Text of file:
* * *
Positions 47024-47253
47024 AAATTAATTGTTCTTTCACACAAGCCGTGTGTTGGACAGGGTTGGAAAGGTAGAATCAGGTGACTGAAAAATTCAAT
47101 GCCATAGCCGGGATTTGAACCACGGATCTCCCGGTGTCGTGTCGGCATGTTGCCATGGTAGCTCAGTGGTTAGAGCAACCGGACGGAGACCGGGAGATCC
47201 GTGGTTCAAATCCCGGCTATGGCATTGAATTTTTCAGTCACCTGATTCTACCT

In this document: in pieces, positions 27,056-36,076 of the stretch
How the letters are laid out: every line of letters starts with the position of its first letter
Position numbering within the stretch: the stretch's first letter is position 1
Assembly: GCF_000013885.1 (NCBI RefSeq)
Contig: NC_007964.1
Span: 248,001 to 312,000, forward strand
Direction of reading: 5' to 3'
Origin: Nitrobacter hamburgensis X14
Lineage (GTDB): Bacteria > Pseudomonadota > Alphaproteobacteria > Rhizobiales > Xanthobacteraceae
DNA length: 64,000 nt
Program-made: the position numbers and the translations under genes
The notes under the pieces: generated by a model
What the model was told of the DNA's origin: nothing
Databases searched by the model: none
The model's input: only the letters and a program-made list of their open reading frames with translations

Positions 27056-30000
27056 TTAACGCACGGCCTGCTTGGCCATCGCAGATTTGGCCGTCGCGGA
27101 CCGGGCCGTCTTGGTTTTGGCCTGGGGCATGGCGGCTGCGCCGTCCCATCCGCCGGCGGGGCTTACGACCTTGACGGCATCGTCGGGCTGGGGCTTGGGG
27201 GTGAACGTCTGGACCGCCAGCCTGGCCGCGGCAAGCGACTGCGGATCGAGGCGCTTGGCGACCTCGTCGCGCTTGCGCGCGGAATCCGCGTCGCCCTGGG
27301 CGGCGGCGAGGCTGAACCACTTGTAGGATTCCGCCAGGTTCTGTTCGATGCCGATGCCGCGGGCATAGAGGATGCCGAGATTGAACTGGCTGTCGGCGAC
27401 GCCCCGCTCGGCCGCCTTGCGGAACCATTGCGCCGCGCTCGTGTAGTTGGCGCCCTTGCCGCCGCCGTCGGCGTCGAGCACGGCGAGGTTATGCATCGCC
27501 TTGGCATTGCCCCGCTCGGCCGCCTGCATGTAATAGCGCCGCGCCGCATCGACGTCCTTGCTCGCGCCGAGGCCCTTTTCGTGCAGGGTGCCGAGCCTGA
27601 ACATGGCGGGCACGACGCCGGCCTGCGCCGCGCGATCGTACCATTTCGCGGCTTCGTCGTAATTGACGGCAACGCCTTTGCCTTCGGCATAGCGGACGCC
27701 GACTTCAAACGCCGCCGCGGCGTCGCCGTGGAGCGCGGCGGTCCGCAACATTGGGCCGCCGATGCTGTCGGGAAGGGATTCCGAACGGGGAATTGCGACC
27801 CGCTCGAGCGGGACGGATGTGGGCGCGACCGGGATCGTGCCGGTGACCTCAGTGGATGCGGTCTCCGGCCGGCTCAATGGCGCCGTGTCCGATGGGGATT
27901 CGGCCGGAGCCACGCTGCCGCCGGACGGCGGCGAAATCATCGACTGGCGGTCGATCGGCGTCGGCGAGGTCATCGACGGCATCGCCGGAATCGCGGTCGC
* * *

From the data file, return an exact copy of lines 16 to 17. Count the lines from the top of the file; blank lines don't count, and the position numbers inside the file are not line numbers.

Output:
The notes under the pieces: generated by a model
What the model was told of the DNA's origin: nothing